• The red flags reported by Patient A are promptly monitored by his/her clinical team, remotely, and the follow-up appointment is brought forward whenever red flags demand for it.
  • Without red-flags or additional unforeseen patient need, the schedule follow-up visit is kept.

Key advantages

For patients:
  • Better disease management and more convenient care.
  • Fast track to healthcare services upon clinical deterioration.
  • A sense of proximity that care for their specific needs even between healthcare touchpoints.
For healthcare professionals:
  • More time available for the most severe patients and less time spent on follow-up tasks.
  • Prevention decompensation by promptly addressing patients’ needs.
For healthcare institutions:
  • Better allocative efficiency: more capacity to severe patients, by relieving HCPs from low value tasks.
  • Less hospitalizations and readmissions, and less costs, we should say it.

Does prioritization work? “Please, show me the numbers.”

A systematic review of patient prioritization tools in non-emergency healthcare services states that “is difficult to assess these findings considering the variance between research settings and the nature of the considered prioritization system, tool, or process used in the studies”.10 However, it points out several studies that conclude that the prioritization process is associated with lower waiting times.
Additionally, feasibility studies show that 70% of follow-up appointments could be managed by telephone or video or did not need to happen at all11 - which indicates a clear room for improvement when it comes to improve allocative efficiency based on patient prioritization – and many others reveal the exorbitant costs of interventions that could be avoided through better risk stratification, care anticipation and patient prioritization.12-14
UpHill implemented a patient-initiated follow-up use case with a Portuguese University Hospital with promising results: 65% of alerts were solved without an in-person visit to the hospital (saving time and resources) and only 22% of patients who triggered the patient-initiated follow-up were referred to the Emergency Department (avoiding unnecessary visits from other patients).
Get in touch to better understand how UpHill can help your hospital improve allocative efficiency and patient prioritization.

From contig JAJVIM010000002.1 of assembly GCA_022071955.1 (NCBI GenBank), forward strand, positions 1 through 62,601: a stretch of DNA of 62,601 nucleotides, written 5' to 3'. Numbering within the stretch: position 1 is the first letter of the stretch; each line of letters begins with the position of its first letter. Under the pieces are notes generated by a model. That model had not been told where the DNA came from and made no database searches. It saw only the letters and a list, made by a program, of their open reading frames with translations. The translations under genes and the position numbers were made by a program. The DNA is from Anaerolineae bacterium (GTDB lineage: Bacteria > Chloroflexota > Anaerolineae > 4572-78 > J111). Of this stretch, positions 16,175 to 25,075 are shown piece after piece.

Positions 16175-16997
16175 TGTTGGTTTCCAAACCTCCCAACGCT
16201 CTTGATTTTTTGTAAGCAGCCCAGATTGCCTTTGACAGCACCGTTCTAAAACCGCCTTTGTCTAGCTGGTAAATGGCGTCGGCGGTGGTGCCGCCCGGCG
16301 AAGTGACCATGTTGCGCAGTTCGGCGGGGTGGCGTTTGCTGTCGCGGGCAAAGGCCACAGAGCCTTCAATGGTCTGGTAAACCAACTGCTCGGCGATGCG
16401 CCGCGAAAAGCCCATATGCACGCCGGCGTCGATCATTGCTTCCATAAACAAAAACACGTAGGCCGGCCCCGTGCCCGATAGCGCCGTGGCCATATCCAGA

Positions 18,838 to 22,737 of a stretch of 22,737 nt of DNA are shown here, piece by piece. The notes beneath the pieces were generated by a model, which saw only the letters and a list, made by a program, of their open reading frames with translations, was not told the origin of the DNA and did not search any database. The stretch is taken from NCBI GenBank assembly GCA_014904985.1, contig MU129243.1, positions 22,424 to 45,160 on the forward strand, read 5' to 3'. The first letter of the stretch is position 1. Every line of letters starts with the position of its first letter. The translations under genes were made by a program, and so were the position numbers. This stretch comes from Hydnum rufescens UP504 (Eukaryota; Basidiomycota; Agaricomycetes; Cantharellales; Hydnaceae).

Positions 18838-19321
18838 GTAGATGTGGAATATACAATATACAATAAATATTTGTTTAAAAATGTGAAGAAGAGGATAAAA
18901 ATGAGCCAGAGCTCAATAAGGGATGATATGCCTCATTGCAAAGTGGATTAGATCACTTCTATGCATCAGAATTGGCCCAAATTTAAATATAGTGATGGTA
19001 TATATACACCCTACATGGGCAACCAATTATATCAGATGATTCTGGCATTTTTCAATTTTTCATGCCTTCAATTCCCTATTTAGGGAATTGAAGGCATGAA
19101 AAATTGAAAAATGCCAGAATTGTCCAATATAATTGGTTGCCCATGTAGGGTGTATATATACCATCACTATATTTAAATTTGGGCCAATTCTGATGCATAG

1. NHS. (2023, February 22). NHS cuts elective backlog with longest waiters down a quarter in one month. NHS England. Retrieved April 14, 2023, from
  2. Neville, S. (2023, January 12). Ambulance and A&E Waiting Times hit new high in England. Financial Times. Retrieved April 14, 2023, from
  3. Donmez, B. B. (2023, April 4). Waiting lists for surgery in Spain break new record with almost 800,000 in queue. Anadolu Ajansı. Retrieved April 14, 2023, from
  4. Feced, C. G. (2023, January 20). Las listas de espera de la sanidad española: Este es el tiempo que tardan en atenderte u operarte en Cada comunidad. Business Insider España. Retrieved April 14, 2023, from
  5. Campos, A. (2023, March 15). SNS Nunca Fez Tantas cirurgias, mas listas de espera continuam a crescer, Diz Fernando Araújo. PÚBLICO. Retrieved April 14, 2023, from
  6. Hajat, C., & Stein, E. (2018). The global burden of multiple chronic conditions: A narrative review. Preventive medicine reports, 12, 284–293.
  7. World Health Organization. (n.d.). Health workforce. World Health Organization. Retrieved April 13, 2023, from
  8. High impact change model: Reducing preventable admissions. Local Government Association. (2021, May 26). Retrieved April 14, 2023, from
  9. Shiell A, Donaldson C, Mitton C, et alHealth economic evaluationJournal of Epidemiology & Community Health 2002;56:85-88.
  10. Déry, J., Ruiz, A., Routhier, F. et al. A systematic review of patient prioritization tools in non-emergency healthcare services. Syst Rev 9, 227 (2020).
  11. Cullen, S. (n.d.). Using digital follow-up assessments to reduce unnecessary face-to-face appointments. NHS England. Retrieved April 14, 2023, from
  12. McDermott KW (IBM Watson Health), Jiang HJ (AHRQ). Characteristics and Costs of Potentially Preventable Inpatient Stays, 2017. HCUP Statistical Brief #259. June 2020. Agency for Healthcare Research and Quality, Rockville, MD. 
  13. Rocha, J.V.M., Marques, A.P., Moita, B. et al. Direct and lost productivity costs associated with avoidable hospital admissions. BMC Health Serv Res 20, 210 (2020). 
  14. Average annual costs per patient for the top 5% of patients are over 20 times higher than all other patients. (2019, October 29). Retrieved February 28, 2023, from
Matilde Ferreira

Matilde Ferreira

Content Strategy & Communication Manager

Graduated in Communication Sciences, early on fell in love with storytelling. Started off as a journalist and then pivoted to the public relations world, she was always driven to craft relevant stories and bring them to the stage.